Maidstone Barracks

This station is merely a shadow of its former self, having been the subject of progressive degrading over the years, much of it comparatively recently. It opened later than the rest of the northern half of the Medway Valley Line, coming into use on 1st July 1874. It formed the SER's attempt to protect its Maidstone traffic from the LC&DR, which had reached the county town exactly a month previously by means of the independent ''Sevenoaks, Maidstone & Tunbridge Railway''. The rival's station was positioned closer to the town centre than the SER's Maidstone, thus the latter company was determined to level the playing field.

Barracks station merely consisted of two platform faces and a timber shelter, the latter on the ''down'' side. A footbridge was not provided here, the existing road bridge being suffice for linking the platforms. The LC&DR's route to Maidstone soon began to gather momentum and importance with the doubling of the line from Otford in August 1875, and the SER followed with enhancements to Barracks the next year by erecting a fairly sizeable single-storey tongue-and-groove timber station building on the ''up'' platform, complete with a canopy which extended to approximately double this structure's length. Although this structure did not have the grandeur which Maidstone East latterly had when the LC&DR provided a brick building at the station, straddling the tracks, it was still a pleasing classic countryside design - at least it had toilets for waiting passengers! More development occurred once again in the following year, four parallel sidings being laid on the ''down'' side, trailing off in the north eastern direction and terminating behind the platform. Two additional sidings were soon provided on the same side to serve the adjacent malt houses.

Direct electric services from London via Dartford were possible from 2nd July 1939 with the extension of third rail from Gravesend to Maidstone West. For this, the four sidings at Barracks station were electrified and provided with concrete walkways, capable of accommodating four-car EMUs. The Southern Railway rebuilt the platforms in prefabricated concrete, delivered from its works at Exmouth Junction, but little else at this intriguing station changed. The 12th June 1961 saw the remaining half of the Medway Valley Line between Maidstone West and Paddock Wood electrified, but this also marked a time when those stations on the northern half of the route, which had already received the ''juice'' in 1939, acquire completely new features, or replacements. Cuxton received a pressed-steel footbridge, but although Barracks did not require such a structure, it did see a replacement of the wooden staircases leading down from the road bridge. The then new equivalents were of prefabricated concrete construction. The aforementioned industrial sidings here also went out of use around this time.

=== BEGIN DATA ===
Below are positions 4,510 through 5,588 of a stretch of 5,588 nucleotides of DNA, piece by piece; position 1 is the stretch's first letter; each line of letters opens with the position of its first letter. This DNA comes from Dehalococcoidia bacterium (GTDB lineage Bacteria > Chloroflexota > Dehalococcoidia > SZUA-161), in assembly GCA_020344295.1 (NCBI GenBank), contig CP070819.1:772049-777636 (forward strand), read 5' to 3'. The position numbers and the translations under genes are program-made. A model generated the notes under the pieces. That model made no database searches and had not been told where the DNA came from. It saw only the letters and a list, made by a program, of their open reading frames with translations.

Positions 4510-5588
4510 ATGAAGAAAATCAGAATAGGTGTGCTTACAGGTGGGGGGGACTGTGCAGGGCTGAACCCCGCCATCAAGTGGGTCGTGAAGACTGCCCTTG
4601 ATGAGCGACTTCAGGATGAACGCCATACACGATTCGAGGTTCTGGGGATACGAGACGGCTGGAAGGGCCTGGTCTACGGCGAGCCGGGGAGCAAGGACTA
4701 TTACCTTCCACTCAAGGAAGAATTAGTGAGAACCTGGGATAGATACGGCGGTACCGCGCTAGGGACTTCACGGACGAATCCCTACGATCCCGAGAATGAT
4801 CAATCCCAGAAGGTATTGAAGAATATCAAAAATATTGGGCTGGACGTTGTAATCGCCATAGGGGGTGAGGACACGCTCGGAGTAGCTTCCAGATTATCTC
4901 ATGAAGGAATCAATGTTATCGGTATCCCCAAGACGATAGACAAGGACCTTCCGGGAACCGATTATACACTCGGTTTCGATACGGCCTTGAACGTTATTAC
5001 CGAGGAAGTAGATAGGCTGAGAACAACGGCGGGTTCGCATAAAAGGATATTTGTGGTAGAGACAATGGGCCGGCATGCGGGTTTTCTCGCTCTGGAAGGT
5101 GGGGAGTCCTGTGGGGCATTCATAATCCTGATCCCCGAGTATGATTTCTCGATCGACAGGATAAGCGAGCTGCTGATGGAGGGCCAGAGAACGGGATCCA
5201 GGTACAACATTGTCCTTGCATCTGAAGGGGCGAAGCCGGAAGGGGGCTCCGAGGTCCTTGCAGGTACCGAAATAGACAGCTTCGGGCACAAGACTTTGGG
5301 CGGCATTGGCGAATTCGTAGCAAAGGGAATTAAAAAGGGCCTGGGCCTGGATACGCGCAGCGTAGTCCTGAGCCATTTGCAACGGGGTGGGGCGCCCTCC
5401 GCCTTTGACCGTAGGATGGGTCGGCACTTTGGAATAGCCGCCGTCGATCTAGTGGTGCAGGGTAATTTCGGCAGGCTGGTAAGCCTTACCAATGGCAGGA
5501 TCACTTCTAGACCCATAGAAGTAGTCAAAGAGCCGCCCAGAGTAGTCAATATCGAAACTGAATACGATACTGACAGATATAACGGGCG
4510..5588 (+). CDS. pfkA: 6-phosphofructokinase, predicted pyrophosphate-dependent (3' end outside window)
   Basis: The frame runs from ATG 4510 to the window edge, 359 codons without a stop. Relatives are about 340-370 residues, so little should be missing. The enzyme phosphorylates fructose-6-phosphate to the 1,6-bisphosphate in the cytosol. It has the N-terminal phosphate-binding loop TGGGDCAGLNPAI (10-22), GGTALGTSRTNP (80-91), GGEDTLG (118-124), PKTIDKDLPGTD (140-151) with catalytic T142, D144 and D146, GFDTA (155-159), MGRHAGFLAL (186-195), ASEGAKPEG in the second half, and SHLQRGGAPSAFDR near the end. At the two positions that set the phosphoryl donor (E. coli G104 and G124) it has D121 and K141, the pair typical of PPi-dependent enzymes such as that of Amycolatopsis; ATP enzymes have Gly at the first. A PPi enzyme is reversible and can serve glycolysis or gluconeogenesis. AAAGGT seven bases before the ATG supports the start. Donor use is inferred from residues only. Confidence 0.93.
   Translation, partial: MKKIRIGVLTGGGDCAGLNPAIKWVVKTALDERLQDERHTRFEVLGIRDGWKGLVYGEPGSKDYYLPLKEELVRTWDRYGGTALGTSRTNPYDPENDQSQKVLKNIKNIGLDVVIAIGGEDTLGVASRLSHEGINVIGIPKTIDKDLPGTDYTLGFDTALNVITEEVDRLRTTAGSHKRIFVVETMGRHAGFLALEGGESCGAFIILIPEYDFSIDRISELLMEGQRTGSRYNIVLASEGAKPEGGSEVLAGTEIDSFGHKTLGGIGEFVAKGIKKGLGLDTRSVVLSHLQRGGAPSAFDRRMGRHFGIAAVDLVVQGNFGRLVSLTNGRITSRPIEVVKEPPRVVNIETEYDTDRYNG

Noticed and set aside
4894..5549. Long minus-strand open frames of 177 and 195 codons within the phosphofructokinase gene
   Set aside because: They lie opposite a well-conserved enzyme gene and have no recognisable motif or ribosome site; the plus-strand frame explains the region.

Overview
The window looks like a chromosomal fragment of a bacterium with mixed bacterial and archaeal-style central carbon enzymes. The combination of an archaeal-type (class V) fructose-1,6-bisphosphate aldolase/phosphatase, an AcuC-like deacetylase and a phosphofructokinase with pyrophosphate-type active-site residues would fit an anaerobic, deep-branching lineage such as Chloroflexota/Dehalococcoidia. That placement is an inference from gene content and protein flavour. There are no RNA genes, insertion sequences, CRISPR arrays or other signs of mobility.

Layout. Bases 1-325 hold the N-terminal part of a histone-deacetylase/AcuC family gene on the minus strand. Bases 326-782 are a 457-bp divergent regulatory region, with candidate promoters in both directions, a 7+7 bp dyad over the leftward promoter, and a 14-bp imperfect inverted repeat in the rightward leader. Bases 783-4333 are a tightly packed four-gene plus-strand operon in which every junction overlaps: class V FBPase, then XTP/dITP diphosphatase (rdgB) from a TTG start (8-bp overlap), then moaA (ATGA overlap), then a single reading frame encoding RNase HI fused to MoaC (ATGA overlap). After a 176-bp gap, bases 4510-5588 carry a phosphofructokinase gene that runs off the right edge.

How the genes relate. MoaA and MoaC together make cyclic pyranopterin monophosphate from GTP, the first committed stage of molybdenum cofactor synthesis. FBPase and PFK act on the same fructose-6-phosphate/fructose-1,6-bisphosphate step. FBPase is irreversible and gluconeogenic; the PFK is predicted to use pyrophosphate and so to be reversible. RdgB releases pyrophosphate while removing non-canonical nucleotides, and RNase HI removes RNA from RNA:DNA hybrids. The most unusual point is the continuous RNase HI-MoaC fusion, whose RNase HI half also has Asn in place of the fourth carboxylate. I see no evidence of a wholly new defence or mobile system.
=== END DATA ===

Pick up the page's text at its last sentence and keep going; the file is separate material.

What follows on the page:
In the early 1980s, the main canopy on the ''up'' side was truncated, it subsequently stretching only the width of the timber station building. The EMU sidings went out of use just before this occurred, but further station reductions were still yet to occur. The most major of these took place in 1991 when both the delightful ''up'' tongue-and-groove building and ''down'' waiting shelter were demolished, subsequently being replaced by far more inferior accommodation: the dreaded bus shelter. Thereafter, no ticket issuing or proper passenger facilities were in evidence at Barracks and a single semaphore signal, located at the northern end of the ''up'' platform, broke the boredom for waiting passengers. This was until its own removal in October 2005 as the whole Medway Valley Line switched to colour aspect light control.

Early 1970s

This southward view shows 2 EPB No. 5774 entering the station forming a Sevenoaks to Strood service. Note on the left the EMU stabling sidings, which received third rail in 1939 as part of the electrification scheme to Gillingham and Maidstone. Working electric lights upon BR(S) concrete bracket lampposts are in evidence, as are the SER timber platform buildings. Note that the "Way Out" sign, just creeping in on the right, is still in traditional green. © David Glasspool Collection

9th August 1980

A view of the Strood-bound platform shows the SER main building of 1876, which was equipped with a generous 170-foot-long canopy. Note the downward-sloping ceiling within the central portion of the canopy, sandwiched in-between the tongue-and-groove timber offices. This structure was razed to the ground in 1991. © Tom Burnham

22nd March 2006

A northward view reveals the Southern Railway-built platforms, the bus shelters which replaced the SER buildings and, in the distance beyond the road bridge, the span carrying the Maidstone East line. The brick stacks on the right are positioned on the former site of the EMU sidings. © David Glasspool